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Posted April 18, 2012
Busy? Want Facts? This Book Has It!
Pros: Busy Mom's Guide to Family Nutrition is a really good book. The author, Paul C. Reisser, writes in a very clear and consise way. You never feel like you're "overlearning", and because of the easy question-and-answer format, it's easy to breeze past things you already know or easily find information later when you want to revisit something. I never felt like he was talking down to me, and the information was in-depth enough for me to easily understand without being too much. The book has a lot of information that relates specifically to the reader/mother of the household, but it also has a lot of good information about how it would relate to children as well as how it would relate to other members of the household.
Possible Cons: Depending on what you're looking for, this book may not provide everything. Over half of the book is weight-loss and diet information (mostly for the mother), and it also includes information about how to help an overweight child. Again, depending on your personal preferences, the book also has a Christian religious slant with many mentions of God and prayer.
Despite what I find as "cons", I do like the book, and I think it deserves a special spot on my shelves. I would have preferred less weight-loss information and more nutritional information, but I'm still very, very impressed with the book, and I truly enjoyed being able to read the book.
Disclosure: I received a free copy from the Publisher in order to write an honest review about it.
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Posted April 23, 2012
I had the opportunity to review all three of Paul C. Reisser's
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I had the opportunity to review all three of Paul C. Reisser's new 'Guides for Busy Moms'. Overall I was very impressed with this series but the ‘Guide to Family Nutrition’ was a little bit too nuts and bolts for me though. It looks at the science and nutritional side of foods and their makeups which was interesting and informative but not something I think I'll pick up again and again to reread. In chapter 4 it delves into the matter of controlling our weight and problems that may be faced with eating and diet. This chapter and chapter 6 on diet for children that weren't so scientific in their presentation. As a mom I was most hoping to get more of the practical application of all these facts, maybe in the form of recipes, or a list format of foods to avoid, what to look out for on labels, substitutions you could make. The information is in there but it is presented in such a way that I feel this book is probably the least successful in being a quick and easy go to reference. I feel like I would have to read through parts to find just what I was looking for or to even figure out what it is I'm looking for.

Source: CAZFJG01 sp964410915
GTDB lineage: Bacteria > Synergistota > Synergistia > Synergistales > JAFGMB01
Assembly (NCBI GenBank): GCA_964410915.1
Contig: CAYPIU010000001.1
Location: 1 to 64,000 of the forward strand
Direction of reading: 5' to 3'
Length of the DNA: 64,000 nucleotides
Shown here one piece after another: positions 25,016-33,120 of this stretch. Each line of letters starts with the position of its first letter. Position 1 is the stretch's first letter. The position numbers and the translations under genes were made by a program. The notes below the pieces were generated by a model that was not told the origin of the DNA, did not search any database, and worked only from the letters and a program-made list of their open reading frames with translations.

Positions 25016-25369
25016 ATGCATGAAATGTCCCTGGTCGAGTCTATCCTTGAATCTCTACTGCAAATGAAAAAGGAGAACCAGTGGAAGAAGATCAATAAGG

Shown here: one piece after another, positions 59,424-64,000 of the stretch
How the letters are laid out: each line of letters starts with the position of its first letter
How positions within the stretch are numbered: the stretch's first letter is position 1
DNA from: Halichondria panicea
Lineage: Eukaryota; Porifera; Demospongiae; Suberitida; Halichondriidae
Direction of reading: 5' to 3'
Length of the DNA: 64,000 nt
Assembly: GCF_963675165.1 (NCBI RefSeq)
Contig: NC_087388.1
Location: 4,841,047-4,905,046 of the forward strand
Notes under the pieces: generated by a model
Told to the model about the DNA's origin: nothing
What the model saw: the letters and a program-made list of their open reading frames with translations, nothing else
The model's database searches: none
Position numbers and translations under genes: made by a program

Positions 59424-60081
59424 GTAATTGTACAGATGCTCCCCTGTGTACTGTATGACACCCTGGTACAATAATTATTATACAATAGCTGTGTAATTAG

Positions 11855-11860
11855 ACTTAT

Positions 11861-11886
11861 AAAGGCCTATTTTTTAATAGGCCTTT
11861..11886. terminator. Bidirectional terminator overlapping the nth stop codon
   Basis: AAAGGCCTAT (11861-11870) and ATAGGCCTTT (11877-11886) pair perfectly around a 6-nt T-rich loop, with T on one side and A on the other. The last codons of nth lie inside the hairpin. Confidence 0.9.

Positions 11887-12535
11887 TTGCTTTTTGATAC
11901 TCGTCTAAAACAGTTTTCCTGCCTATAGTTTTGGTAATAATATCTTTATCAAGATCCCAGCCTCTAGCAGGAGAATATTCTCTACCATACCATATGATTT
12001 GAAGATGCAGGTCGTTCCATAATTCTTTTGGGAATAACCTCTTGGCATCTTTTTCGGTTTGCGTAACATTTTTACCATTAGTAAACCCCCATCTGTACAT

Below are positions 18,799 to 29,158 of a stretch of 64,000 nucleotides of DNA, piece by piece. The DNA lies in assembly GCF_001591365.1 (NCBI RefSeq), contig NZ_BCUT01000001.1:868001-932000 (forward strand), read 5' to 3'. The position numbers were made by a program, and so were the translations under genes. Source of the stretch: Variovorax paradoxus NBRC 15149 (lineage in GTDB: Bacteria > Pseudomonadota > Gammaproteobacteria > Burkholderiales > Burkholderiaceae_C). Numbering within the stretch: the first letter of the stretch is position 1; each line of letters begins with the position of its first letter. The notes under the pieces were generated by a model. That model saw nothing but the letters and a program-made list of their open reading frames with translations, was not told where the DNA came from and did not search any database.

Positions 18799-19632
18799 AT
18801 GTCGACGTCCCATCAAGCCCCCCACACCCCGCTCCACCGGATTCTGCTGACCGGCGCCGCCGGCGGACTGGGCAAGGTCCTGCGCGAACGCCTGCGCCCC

I received a copy of this book from Tyndale Publishing for the purpose of this review.
Posted April 19, 2012
I just finished reading a great book called “Busy Mom&rsqu
I just finished reading a great book called “Busy Mom’s Guide to Family Nutrition” by Paul C. Reisser, M.D., published by Tyndale House. It’s the kind of book that can be read in one of several ways:Was this review helpful? Yes NoThank you for your feedback. Report this reviewThank you, this review has been flagged.
1. As a reference guide–just look up a certain chapter that you need information about
2. As a homeschooling book–to teach your kids about nutrition
3. To read it straight through and learn all kinds of things!
I read straight through it this time, but will certainly get it out again in the future as a reference guide and homeschooling book. It was a fairly quick read, even for 186 pages. I really did learn quite a lot. I like that the book is written from a Christian medical doctor’s perspective. He gives a very balanced approach in explaining some of the latest trends, such as juice detox cleansing, Atkins/South Beach/Zone diets, and raw food diets.
The book starts out with expaining “nutritional basics” such as the different types of fats and sugars, glycemic index, and which and how much of vitamins and minerals we need. He give lots of information about making healthy food choices and how to help overweight adults and children/teenagers lose weight.
Here are some of my favorite quotes from the book:
“Among the young, soft drinks–what some critics call ‘liquid candy’–are a major source of these calories. A typical 12-ounce canned soft drink contains the equivalent of about 10 teaspoons of sugar, yielding 140 calories.”
“Very important parenting tip: Don’t encourage or exhort kids to eat when they’re not hungry, and don’t threaten to punish them for not cleaning their plates.”
And where to get additional help for losing weight? Look to God: ”. . . realizing that we are powerless to manage the addition (whatever it is), and that we must turn the reins of our lives over to God daily in order to do so.”
I’ve been helping my “fast” eaters to try to eat more slowly. I learned that it takes at least 15 minutes for your body to start “feeling” full, so if you eat quickly you might be ingesting far more calories than you really need!
I would definitely recommend this book to any busy parent who is concerned about nutrition in their home. It will answer just about every question you have about the best foods to eat and how to manage weight loss that may be needed in your family!